The fifth P of leadership is Principles, which refers to a leader’s core values and beliefs. Helen Clark, the former Prime Minister of New Zealand, embodied principled leadership by advocating for progressive values, human rights, and social justice (Picard, 2019). She passed landmark legislation on paid parental leave and led the United Nations Development Program.

The sixth P of leadership is Passion, which refers to a leader’s enthusiasm and commitment to their work. Oprah Winfrey embodied passionate leadership through her inspiring work in television, media, and philanthropy (Li, 2021). Her commitment to issues such as education, poverty, and social justice and her leadership academy for girls in South Africa showcased her enthusiasm and dedication.

PART B (395 words).

I choose Purpose; Building a fairer society for all – Jacinda Ardern.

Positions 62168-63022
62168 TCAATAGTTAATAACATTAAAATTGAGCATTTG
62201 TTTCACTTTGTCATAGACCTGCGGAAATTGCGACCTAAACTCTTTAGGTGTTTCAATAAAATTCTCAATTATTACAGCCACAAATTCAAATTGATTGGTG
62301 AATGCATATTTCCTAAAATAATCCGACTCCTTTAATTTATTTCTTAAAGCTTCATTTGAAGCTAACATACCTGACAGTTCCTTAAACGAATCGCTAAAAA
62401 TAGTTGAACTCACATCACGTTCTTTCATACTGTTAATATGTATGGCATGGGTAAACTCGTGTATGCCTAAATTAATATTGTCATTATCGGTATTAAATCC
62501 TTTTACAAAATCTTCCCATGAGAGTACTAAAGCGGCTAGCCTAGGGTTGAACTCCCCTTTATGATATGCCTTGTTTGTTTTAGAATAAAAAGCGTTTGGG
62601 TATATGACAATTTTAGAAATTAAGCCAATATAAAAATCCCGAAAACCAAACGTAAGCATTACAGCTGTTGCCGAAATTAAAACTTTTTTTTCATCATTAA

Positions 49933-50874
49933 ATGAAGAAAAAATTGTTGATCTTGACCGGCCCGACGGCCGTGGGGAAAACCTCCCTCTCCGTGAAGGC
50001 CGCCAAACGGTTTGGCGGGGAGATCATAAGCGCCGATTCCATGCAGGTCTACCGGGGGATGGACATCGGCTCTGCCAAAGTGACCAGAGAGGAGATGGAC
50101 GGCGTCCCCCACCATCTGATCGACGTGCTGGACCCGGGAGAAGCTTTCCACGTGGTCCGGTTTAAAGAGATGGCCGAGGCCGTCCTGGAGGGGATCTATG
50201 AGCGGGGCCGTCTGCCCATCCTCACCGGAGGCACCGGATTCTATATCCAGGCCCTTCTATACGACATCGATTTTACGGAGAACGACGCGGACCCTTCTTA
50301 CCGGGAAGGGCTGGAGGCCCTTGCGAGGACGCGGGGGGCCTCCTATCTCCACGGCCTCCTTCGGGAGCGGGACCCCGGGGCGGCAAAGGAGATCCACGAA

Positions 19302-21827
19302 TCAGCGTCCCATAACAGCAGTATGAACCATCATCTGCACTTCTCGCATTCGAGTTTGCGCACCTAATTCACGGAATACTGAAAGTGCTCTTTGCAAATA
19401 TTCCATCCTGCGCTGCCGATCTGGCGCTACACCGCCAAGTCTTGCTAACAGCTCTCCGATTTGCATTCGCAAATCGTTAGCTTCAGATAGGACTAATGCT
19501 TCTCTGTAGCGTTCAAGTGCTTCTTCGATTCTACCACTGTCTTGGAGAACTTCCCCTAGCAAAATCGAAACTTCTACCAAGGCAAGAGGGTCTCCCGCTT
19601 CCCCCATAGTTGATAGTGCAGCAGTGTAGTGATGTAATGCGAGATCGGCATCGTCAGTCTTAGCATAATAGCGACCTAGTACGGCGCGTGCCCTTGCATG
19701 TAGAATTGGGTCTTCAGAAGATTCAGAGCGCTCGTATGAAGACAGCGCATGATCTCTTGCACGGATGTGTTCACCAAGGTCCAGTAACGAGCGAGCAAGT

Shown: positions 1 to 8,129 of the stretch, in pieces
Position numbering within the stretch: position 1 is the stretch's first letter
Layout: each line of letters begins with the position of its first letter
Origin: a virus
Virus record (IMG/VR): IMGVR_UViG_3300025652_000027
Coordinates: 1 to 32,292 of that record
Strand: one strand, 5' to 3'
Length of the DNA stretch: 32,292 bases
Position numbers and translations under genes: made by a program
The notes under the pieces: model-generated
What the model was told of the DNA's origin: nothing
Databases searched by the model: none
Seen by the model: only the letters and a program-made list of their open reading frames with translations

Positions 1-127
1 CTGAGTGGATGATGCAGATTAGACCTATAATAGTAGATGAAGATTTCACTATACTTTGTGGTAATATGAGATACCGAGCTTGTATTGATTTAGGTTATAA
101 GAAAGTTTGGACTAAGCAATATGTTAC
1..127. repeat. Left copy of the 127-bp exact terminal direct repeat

I recall being in the audience when former New Zealand prime minister Jacinda Ardern spoke at a local gathering in my area. I was prepared for what she would say because I had anticipated it. I was ready and prepared for what she had to say. Jacinda Ardern spoke about her goals of establishing a more equitable society for all New Zealanders and her leadership advancement throughout her life (Khorana, 2022). Jacinda Ardern started by outlining her encounters in a small New Zealand town, where she encountered injustice and inequity. As she entered the room, her commitment and zeal were evident in her leadership role. Jacinda Ardern narrated how injustice and unfairness motivated her to achieve her leadership goal. She described how she worked hard towards an equal society and encouraged herself to change things for her people.